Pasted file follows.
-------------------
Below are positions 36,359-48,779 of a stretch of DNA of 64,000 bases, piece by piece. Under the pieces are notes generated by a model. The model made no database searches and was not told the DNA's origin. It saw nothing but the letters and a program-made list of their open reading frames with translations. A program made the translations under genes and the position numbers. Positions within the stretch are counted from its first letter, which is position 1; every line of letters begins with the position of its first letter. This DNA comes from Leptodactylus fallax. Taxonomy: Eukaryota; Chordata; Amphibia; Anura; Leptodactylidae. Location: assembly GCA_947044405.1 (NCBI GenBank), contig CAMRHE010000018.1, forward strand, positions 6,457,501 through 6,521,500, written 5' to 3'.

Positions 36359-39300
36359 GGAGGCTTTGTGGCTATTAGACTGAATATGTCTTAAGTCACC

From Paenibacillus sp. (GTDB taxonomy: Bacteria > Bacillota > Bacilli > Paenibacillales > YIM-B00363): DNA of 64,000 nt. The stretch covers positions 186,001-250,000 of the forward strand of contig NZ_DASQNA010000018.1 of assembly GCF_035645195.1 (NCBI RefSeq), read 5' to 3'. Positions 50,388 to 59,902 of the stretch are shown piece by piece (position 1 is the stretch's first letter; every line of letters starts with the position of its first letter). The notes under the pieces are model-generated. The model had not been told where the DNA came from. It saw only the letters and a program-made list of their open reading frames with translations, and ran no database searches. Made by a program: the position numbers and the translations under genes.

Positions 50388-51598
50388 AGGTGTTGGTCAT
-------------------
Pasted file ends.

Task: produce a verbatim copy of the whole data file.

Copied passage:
Below are positions 36,359-48,779 of a stretch of DNA of 64,000 bases, piece by piece. Under the pieces are notes generated by a model. The model made no database searches and was not told the DNA's origin. It saw nothing but the letters and a program-made list of their open reading frames with translations. A program made the translations under genes and the position numbers. Positions within the stretch are counted from its first letter, which is position 1; every line of letters begins with the position of its first letter. This DNA comes from Leptodactylus fallax. Taxonomy: Eukaryota; Chordata; Amphibia; Anura; Leptodactylidae. Location: assembly GCA_947044405.1 (NCBI GenBank), contig CAMRHE010000018.1, forward strand, positions 6,457,501 through 6,521,500, written 5' to 3'.

Positions 36359-39300
36359 GGAGGCTTTGTGGCTATTAGACTGAATATGTCTTAAGTCACC

From Paenibacillus sp. (GTDB taxonomy: Bacteria > Bacillota > Bacilli > Paenibacillales > YIM-B00363): DNA of 64,000 nt. The stretch covers positions 186,001-250,000 of the forward strand of contig NZ_DASQNA010000018.1 of assembly GCF_035645195.1 (NCBI RefSeq), read 5' to 3'. Positions 50,388 to 59,902 of the stretch are shown piece by piece (position 1 is the stretch's first letter; every line of letters starts with the position of its first letter). The notes under the pieces are model-generated. The model had not been told where the DNA came from. It saw only the letters and a program-made list of their open reading frames with translations, and ran no database searches. Made by a program: the position numbers and the translations under genes.

Positions 50388-51598
50388 AGGTGTTGGTCAT